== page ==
The Centers for Disease Control and Prevention yesterday alerted clinicians to an increase in Respiratory Syncytial Virus since late March in certain Southern states. The common respiratory virus usually causes mild cold-like symptoms but can be serious, especially for infants and older adults.  

“Due to reduced circulation of RSV during the winter months of 2020-2021, older infants and toddlers might now be at increased risk of severe RSV-associated illness since they have likely not had typical levels of exposure to RSV during the past 15 months,” the advisory notes.

CDC recommends clinicians consider testing patients with RSV symptoms and a negative SARS-CoV-2 test for non-SARS-CoV-2 respiratory pathogens such as RSV, and report laboratory-confirmed RSV cases and suspected clusters of severe respiratory illness to their state or local health department. Health care personnel, child care providers and staff of long-term care facilities also should avoid reporting to work while acutely ill, even if they test negative for SARS-CoV-2, the agency notes.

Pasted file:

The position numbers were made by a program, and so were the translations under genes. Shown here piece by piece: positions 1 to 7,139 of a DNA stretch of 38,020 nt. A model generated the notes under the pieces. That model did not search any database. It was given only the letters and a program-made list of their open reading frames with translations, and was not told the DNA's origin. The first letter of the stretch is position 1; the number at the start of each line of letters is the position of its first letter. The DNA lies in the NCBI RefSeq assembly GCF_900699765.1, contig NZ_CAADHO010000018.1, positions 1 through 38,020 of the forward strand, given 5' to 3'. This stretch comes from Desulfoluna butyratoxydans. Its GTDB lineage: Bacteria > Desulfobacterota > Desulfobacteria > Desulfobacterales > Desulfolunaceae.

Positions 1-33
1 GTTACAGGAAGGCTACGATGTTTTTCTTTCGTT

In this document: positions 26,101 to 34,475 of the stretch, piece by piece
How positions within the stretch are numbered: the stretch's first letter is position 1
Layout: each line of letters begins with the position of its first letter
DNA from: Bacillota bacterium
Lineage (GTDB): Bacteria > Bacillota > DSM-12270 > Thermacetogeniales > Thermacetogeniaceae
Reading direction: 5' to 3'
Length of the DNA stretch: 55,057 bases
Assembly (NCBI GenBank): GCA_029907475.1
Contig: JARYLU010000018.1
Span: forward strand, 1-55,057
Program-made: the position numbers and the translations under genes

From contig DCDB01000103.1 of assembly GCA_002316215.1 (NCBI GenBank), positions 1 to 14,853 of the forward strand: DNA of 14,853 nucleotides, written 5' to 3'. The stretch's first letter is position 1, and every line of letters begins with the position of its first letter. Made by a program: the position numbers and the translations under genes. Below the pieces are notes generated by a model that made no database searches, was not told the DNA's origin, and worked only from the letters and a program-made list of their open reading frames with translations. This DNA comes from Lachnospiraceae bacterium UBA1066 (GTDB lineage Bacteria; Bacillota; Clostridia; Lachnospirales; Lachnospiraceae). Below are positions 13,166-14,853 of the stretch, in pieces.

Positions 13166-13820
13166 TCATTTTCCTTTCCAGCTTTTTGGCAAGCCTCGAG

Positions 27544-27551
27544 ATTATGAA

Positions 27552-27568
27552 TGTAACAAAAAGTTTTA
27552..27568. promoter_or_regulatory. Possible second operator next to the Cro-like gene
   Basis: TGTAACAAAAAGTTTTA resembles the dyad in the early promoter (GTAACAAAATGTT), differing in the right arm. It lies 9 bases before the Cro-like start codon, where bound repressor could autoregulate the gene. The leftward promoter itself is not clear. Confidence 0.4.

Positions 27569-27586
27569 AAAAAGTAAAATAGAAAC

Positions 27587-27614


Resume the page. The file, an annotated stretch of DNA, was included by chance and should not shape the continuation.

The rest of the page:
Related News Articles

Headline
A new special issue of Health Services Research highlights cutting-edge research from experts in age-friendly care. All articles are free and…
Blog
I’m often asked, “Why did you choose a career in health care?” My “why” has always been to help people and to make a difference. A career in health care was…
Blog
  I’ve been in the health care field for over 30 years, starting my career as a medical technologist and moving into administration after obtaining a master’s…
Headline
To help guide physician and patient conversations as part of the American Board of Internal Medicine’s Choosing Wisely campaign, the Society of General…
Headline
In a guest blog for the Institute for Diversity and Health Equity, Lisa Mallory, CEO of the National Association of Health Services Executives, reflects on the…
Blog
    “Of all the forms of inequality, injustice in health care is the most shocking and inhumane.” These words Dr. Martin Luther King Jr. shared in 1966…